Historical Document - French Revolution - 1799 - Letter of the Minister for the War to the Directors of the Fortifications
Historical document dated 6 Floréal Year 7 of the French Republic (April 25th, 1799) and Portrait of Jean-Paul Marat
Letter of the Minister for the War to the Directors of the Fortifications written on laid paper with watermark during the French Revolution. Dated 6 Floréal Year 7 of the French Republic, one and indivisible (April 25th, 1799).
This historical document is composed of these 2 documents mounted under passepartout :
Letter of the Minister for the War to the Directors of the Fortifications
Historical document dated 6 Floréal Year 7 of the French Republic (April 25th, 1799)
Portrait of Jean-Paul Marat
The Directory was the governing five-member committee in the French First Republic from 2 November 1795 until 9 November 1799.
On 27 July 1794, members of the Convention, revolutionary parliament of France, rose up against its leader Maximilien Robespierre, who was in the midst of executing thousands of suspected enemies of the Revolution. Robespierre and his leading followers were arrested on 28 July and guillotined the same day.
It is a gradual return of the bourgeoisie to power after the Terror. The Thermidorian Convention, last year of the National Convention, chose an eleven-member commission to establish a new constitution replacing that of Year I, deemed too democratic and assimilated to Terror. This commission includes all five Directors, Heads of Government, between whom the executive and ministers are divided. She will sit at the Luxembourg Palace. Established, inspired by the bourgeoisie, the regime re-established the censorship vote, which was used to elect the two legislative chambers, the Council of Five Hundred and the Council of Ancients. Elections were held from 12 to 21 October 1795 (20 to 29 venomial year IV).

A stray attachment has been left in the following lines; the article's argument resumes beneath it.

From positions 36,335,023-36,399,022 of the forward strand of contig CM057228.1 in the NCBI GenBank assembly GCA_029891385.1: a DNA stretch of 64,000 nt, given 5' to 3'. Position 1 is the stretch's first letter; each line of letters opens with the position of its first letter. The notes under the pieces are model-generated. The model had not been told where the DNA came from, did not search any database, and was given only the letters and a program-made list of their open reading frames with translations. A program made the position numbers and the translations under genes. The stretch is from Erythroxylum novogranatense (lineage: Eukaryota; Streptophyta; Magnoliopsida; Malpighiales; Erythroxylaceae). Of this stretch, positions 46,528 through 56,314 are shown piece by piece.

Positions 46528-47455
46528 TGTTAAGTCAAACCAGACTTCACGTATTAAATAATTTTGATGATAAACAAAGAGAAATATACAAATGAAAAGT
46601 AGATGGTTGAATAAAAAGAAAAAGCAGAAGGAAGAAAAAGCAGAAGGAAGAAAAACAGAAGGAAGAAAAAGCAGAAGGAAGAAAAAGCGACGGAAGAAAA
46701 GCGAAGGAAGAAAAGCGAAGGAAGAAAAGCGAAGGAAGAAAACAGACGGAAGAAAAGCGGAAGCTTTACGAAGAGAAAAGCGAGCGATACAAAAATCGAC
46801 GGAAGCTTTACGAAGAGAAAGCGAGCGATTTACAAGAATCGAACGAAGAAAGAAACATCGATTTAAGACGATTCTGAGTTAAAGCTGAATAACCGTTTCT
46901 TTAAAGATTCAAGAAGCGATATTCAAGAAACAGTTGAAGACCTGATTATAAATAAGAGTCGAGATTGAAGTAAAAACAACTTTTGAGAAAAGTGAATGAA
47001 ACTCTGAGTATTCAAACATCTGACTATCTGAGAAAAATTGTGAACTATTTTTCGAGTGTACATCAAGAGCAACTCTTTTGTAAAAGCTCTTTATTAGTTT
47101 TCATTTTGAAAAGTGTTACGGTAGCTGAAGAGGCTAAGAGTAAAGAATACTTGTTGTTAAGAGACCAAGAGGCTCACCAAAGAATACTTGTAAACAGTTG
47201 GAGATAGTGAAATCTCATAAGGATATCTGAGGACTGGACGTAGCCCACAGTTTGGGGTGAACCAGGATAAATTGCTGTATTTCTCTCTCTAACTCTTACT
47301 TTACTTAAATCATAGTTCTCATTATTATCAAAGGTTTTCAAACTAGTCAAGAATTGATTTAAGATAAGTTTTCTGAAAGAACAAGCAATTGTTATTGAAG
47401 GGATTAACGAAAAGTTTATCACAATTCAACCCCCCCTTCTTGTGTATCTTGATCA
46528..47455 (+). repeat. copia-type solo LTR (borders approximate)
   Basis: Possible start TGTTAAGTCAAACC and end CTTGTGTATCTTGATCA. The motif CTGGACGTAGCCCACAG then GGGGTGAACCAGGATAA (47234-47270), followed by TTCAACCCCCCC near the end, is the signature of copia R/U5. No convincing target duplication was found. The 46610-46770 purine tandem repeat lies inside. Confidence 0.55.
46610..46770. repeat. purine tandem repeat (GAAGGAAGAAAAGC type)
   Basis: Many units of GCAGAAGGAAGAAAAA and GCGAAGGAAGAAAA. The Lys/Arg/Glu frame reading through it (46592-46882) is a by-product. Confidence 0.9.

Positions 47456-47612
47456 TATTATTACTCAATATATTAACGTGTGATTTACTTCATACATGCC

During the Directory, France was continually at war with foreign coalitions, including Great Britain, Austria, Prussia, the Kingdom of Naples, Russia and the Ottoman Empire. He annexed Belgium and the left bank of the Rhine, while Bonaparte conquered much of Italy.
The elections of germinal of the year V (March-April 1797), in the troubled context of the attempt to overthrow the Directory led by Gracchus Babeuf (Conjuration of the Equals), displayed a great victory for the royalists. The Coup d'Etat of 18 fructidor an V (4 September 1797), was led by three of the five Directors (including Paul Barras) supported by the army, against the royalists who became the majority in the Council of Five Hundred and the Council of Ancients. The royal push is stopped and the repression is brutal. Many deputies and journalists, as well as Director Barthelemy, are deported to Guyana. In the executive branch, two directors are replaced by Republicans.
Sieyès wants to overthrow the Constitution of Year III. It can only be revised after 9 years. The coup d'état of the 18th brumaire of an VIII (9 November 1799), organized by himself and executed by Bonaparte, with the decisive help of his brother Lucien, marked the end of the Directoire and the beginning of the Consulate.
Bonaparte would then gradually gather more power by having himself named Premier Consul, then later Consul for life.
The Directory is an era of moral freedom exemplified by the Incroyables and Merveilleuses and the Directoire style, a fashion trend characterized by its extravagances, in response to the sadness that had spread terror.
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